Tech’s Facyson hoping 2016 marks return to form

Virginia Tech cornerback Brandon Facyson is hoping he remains healthy this season after a career marked by injury. Courtesy by Dave Knachel/Virginia Tech

BLACKSBURG – Brandon Facyson sometimes pulls out game film from his 2013 season at Virginia Tech.

He insists it’s “just for the memories,” but what he sees on that tape is a freshman cornerback who led the Hokies with five interceptions in a defensive secondary that included three future NFL draft picks in cornerbacks Kendall and Kyle Fuller and safety Kyshoen Jarrett.

It’s been quite the bumpy ride for Facyson since that breakout collegiate debut.

Facyson suffered a concussion in late October of his freshman season, marking the beginning of an unsettling trend of injuries for the cornerback from Newnan, Georgia. He missed spring practice in 2014 due to a stress reaction in his left shin, returned to start three games that season before re-aggravating the injury, then suffered a broken leg in a December practice as Tech prepared to take on Cincinnati in the Military Bowl.

Facyson returned to play in all 13 games in 2015, but missed his third straight spring practice with a minor knee injury earlier this year. Now a redshirt junior, Facyson is hoping that string of maladies is behind him.

“I’m finally getting back to where I was and it feels good,” Facyson said at Tech’s media day on Aug. 14. “But just looking forward to a great season for all of us.”

For the Hokie defense to be “great” this fall, Facyson will certainly need to remain healthy. With the departure of Kendall Fuller – who missed most of his own junior season last year with a knee injury before declaring for the NFL Draft – Tech will be lacking experience at cornerback.

Tech defensive coordinator Bud Foster said redshirt sophomore Terrell Edmunds will move from corner to rover this season, leaving sophomore Adonis Alexander – who led the team with four interceptions in 2015 and will be suspended for the 2016 opener against Liberty – and junior Greg Stroman as the only other corners with significant playing experience.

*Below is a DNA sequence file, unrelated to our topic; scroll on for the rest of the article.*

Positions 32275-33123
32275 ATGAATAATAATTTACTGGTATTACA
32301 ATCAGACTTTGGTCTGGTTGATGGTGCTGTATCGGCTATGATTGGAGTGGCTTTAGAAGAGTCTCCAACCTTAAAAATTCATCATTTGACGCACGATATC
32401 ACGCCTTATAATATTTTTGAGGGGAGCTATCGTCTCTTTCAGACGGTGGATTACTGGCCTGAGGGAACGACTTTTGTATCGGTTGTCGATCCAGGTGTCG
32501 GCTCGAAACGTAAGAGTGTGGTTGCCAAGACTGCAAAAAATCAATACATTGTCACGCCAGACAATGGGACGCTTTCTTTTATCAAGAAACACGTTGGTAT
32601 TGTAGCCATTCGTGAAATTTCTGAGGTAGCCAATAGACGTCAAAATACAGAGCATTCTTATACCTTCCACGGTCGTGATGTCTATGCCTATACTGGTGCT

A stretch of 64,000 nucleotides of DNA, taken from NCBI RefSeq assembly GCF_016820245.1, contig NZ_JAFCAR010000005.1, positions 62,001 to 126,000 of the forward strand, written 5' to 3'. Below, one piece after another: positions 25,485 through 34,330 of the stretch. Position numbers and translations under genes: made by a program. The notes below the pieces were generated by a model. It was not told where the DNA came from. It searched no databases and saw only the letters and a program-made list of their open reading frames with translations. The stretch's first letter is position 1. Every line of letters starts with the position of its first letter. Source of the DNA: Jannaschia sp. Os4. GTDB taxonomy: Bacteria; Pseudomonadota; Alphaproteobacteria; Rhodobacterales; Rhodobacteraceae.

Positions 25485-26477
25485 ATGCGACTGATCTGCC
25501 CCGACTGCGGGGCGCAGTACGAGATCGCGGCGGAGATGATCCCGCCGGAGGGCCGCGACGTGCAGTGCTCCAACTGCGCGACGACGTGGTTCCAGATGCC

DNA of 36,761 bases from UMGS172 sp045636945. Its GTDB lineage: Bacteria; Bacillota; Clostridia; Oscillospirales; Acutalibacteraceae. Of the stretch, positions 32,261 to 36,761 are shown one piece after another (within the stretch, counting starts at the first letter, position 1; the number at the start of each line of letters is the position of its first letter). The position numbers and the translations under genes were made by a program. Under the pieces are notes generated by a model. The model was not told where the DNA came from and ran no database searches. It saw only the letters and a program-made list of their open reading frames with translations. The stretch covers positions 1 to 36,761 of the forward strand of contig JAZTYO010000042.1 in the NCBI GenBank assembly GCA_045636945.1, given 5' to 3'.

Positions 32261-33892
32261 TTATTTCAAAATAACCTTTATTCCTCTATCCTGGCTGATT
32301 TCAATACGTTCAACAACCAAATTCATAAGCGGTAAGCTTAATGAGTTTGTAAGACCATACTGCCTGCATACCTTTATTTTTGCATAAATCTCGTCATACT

With Facyson’s veteran status comes added responsibility. The 6-foot-2, 197-pound Facyson said his freshman season was “definitely easier than it is now.”

“We were able to protect him quite a bit his freshman year,” Foster said. “He played more of a D-path, and we are going to ask him to do a little bit more. We want him to be around the ball and be at the line of scrimmage a little bit more. We want him to be more pressed and different things like that. I’m pleased with where he is and his mindset right now.”

In his 13 games played last season, Facyson recorded 31 tackles and led the Hokies with 10 pass breakups, although he didn’t record an interception (his last pick came in 2013).

Facyson and the rest of the defensive backs are now going through a transitional phase after Brian Mitchell was brought in last spring to replace Torrian Gray as the Hokies’ cornerbacks coach. Tech no longer operates with “field” and “boundary” corners and instead uses “left” and “right” cornerbacks that must know how to play both positions.

“You have to know both sides. You’re not specifically just to one side,” Facyson said. “And coach said that from the beginning, he wants us to learn both sides so there isn’t any trouble with injuries happening. But I think it’s a good move and we’re just (going to) keep pushing forward. We’ve just gotta take the role of learning both sides just in case injuries do happen, so you know at all times what you should be able to do, what you should be doing.”

Virginia Tech enjoyed solid play in the secondary in the Frank Beamer era under Gray – the Hokies began claiming the moniker “DBU” several years ago – and Facyson’s return to form could be key to helping that trend continue in 2016 under new head coach Justin Fuente.

“They teach us not just being a leader on the field, (but) being a leader off the field,” Facyson said of Tech’s success in the secondary. “You take care of the things off the field, you’re bound to take care of things on the field. It’s just everything from just their standpoint of being the best you can be on and off the field. But it’s just studying, you take that onto the field too, so it’s not really as much as just one particular thing, it’s everything. It’s just being a great person all around.”

Contact staff writer Brad Fauber at 540-465-5137 ext. 161, or bfauber@nvdaily.com